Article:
v. 43. William and Renard.] Probably not, as the commentators have imagined, William II of Orange, and his kinsman Raimbaud, two of the crusaders under Godfrey of Bouillon, (Maimbourg, Hist. des Croisades, ed. Par. 1682. 12mo. t. i. p. 96.) but rather the two more celebrated heroes in the age of Charlemagne. The former, William l. of Orange, supposed to have been the founder of the present illustrious family of that name, died about 808, according to Joseph de la Piser, Tableau de l'Hist. des Princes et Principante d'Orange. Our countryman, Ordericus Vitalis, professes to give his true life, which had been misrepresented in the songs of the itinerant bards." Vulgo canitur a joculatoribus de illo, cantilena; sed jure praeferenda est relatio authentica." Eccl. Hist. in Duchesne, Hist. Normann Script. p. 508. The latter is better known by having been celebrated by Ariosto, under the name of Rinaldo.
v. 43. Duke Godfey.] Godfrey of Bouillon.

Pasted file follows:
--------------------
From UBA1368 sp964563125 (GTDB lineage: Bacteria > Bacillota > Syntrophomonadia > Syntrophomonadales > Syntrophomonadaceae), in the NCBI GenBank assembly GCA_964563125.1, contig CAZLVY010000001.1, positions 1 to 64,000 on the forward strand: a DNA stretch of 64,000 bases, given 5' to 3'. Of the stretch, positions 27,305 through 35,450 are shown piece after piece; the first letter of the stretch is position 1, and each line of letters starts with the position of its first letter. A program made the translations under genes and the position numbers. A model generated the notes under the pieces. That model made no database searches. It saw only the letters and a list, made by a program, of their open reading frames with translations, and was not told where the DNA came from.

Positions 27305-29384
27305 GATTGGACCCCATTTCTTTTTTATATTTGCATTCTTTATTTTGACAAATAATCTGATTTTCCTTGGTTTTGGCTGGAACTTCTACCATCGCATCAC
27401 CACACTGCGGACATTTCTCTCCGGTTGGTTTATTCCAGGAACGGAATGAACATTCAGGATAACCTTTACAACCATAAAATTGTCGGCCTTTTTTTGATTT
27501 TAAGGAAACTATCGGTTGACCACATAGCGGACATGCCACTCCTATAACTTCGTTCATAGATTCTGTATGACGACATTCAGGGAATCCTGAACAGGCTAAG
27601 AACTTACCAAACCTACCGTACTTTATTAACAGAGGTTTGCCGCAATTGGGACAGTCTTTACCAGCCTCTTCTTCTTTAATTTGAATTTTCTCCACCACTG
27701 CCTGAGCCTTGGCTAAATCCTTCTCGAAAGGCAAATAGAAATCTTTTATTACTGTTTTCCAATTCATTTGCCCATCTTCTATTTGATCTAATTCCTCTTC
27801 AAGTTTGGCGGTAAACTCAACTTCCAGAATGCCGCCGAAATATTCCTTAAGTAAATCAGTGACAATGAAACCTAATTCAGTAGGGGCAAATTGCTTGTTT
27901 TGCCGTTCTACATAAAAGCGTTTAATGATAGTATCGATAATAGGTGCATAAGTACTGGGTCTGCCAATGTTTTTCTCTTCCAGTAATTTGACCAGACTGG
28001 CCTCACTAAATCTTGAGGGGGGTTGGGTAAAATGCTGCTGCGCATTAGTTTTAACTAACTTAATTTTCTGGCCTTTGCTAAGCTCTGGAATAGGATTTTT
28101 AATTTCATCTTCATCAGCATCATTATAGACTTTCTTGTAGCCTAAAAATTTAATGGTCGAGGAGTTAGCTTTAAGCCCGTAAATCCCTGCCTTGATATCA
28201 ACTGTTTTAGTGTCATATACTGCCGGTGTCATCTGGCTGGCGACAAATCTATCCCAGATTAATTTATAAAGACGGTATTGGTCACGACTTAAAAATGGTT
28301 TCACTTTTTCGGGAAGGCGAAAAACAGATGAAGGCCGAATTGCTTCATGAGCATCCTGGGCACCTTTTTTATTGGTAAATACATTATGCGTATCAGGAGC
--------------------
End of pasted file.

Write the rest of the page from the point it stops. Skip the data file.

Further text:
v. 46. Robert Guiscard.] See Hell, Canto XXVIII. v. 12.
v. 81. The characters.] Diligite justitiam qui judicatis terrarm. "Love righteousness, ye that be judges of the earth " Wisdom of Solomon, c. i. 1.
v. 116. That once more.] "That he may again drive out those who buy and sell in the temple."
v. 124. Taking the bread away.] "Excommunication, or the interdiction of the Eucharist, is now employed as a weapon of warfare."
v. 126. That writest but to cancel.] "And thou, Pope Boniface, who writest thy ecclesiastical censures for no other purpose than to be paid for revoking them."